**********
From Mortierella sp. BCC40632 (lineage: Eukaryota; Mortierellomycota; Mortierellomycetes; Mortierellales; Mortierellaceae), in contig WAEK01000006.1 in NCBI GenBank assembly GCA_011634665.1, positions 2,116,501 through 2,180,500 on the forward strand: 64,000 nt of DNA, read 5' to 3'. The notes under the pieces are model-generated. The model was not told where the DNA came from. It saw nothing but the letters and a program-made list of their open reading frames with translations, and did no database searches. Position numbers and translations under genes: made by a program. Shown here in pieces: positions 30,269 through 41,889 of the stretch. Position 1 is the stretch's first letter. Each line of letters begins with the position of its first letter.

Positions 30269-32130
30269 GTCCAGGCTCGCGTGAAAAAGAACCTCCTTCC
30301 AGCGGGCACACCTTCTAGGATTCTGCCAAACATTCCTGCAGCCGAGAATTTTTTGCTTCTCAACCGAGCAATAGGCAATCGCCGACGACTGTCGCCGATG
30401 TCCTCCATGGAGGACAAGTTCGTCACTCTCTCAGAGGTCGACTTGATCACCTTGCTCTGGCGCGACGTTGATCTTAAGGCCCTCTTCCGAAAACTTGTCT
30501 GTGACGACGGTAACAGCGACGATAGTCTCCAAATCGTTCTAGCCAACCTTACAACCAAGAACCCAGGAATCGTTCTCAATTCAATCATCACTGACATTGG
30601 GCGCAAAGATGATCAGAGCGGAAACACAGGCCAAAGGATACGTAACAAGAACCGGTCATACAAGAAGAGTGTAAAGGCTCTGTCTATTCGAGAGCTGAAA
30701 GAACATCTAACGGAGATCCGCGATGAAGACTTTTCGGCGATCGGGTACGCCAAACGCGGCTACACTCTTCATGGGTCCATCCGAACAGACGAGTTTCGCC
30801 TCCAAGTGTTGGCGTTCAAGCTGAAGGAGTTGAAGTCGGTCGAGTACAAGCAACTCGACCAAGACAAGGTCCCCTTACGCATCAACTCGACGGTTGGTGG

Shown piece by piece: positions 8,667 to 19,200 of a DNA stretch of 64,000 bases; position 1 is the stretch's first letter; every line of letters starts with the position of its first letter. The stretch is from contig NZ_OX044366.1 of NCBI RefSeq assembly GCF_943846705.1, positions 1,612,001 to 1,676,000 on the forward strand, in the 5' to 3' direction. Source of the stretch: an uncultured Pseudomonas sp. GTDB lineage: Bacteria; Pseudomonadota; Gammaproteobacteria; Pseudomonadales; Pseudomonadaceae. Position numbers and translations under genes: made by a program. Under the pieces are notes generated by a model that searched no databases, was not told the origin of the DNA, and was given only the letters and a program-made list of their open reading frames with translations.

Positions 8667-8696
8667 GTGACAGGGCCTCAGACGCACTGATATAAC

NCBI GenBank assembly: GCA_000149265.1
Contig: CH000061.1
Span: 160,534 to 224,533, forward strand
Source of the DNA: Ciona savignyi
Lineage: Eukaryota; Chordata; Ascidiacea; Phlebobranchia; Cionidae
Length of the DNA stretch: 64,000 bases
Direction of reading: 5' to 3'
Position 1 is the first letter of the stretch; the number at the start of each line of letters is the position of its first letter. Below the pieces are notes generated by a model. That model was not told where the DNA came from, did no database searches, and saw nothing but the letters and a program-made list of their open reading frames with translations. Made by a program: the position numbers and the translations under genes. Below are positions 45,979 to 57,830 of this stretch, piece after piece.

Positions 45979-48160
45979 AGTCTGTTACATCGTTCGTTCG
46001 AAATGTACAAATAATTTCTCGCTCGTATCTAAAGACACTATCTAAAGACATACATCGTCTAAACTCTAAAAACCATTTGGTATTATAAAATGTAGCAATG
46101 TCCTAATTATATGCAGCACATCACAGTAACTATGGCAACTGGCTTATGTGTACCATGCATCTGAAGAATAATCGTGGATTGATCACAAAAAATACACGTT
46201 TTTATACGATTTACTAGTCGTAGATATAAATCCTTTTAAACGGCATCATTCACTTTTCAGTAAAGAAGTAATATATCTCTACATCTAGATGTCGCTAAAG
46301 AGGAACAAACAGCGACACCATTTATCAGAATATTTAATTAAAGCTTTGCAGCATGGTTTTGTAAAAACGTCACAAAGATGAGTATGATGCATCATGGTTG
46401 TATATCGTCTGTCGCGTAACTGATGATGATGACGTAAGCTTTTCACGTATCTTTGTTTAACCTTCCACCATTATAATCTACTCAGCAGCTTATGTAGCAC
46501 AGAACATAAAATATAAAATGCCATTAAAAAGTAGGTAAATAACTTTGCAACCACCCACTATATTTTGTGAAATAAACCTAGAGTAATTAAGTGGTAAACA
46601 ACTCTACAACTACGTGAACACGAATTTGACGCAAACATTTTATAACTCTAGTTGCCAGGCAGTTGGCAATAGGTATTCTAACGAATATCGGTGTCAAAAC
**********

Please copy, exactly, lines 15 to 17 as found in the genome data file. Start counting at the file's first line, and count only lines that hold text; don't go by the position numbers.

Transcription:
Span: 160,534 to 224,533, forward strand
Source of the DNA: Ciona savignyi
Lineage: Eukaryota; Chordata; Ascidiacea; Phlebobranchia; Cionidae